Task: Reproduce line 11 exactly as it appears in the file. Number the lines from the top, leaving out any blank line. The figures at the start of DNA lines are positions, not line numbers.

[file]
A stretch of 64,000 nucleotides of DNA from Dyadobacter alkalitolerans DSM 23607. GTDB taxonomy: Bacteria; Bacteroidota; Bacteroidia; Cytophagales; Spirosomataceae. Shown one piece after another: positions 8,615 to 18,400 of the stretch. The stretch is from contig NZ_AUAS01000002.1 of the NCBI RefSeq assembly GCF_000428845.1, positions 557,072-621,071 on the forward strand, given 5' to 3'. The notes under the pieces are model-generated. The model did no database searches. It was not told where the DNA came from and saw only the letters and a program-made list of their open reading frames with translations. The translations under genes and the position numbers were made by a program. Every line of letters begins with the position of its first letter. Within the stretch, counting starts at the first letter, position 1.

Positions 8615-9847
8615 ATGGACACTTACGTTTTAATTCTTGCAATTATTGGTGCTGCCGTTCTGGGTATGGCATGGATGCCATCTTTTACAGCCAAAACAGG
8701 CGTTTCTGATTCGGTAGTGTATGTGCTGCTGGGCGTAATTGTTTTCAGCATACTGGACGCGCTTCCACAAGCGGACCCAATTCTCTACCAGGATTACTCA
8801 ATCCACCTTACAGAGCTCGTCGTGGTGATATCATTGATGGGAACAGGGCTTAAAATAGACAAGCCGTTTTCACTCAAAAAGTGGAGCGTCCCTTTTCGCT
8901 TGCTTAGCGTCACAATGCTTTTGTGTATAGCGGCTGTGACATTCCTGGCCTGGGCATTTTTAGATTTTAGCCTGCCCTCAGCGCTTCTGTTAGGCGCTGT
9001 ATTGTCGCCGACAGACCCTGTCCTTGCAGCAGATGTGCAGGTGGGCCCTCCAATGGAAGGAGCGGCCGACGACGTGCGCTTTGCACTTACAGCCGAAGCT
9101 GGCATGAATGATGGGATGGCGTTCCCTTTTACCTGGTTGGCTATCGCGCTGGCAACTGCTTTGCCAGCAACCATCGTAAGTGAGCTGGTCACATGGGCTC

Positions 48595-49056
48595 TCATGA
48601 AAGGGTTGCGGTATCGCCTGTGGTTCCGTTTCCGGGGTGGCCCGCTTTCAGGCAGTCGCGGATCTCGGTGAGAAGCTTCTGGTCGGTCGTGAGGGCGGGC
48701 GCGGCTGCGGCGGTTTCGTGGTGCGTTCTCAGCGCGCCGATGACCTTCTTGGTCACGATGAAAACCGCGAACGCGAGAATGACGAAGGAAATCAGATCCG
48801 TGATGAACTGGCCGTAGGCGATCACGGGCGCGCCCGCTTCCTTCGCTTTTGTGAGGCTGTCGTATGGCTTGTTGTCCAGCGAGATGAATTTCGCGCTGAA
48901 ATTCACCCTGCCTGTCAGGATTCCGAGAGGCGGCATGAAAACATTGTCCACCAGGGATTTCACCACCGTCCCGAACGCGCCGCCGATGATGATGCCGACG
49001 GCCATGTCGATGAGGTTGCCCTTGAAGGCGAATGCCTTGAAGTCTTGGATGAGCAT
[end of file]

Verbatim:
48601 AAGGGTTGCGGTATCGCCTGTGGTTCCGTTTCCGGGGTGGCCCGCTTTCAGGCAGTCGCGGATCTCGGTGAGAAGCTTCTGGTCGGTCGTGAGGGCGGGC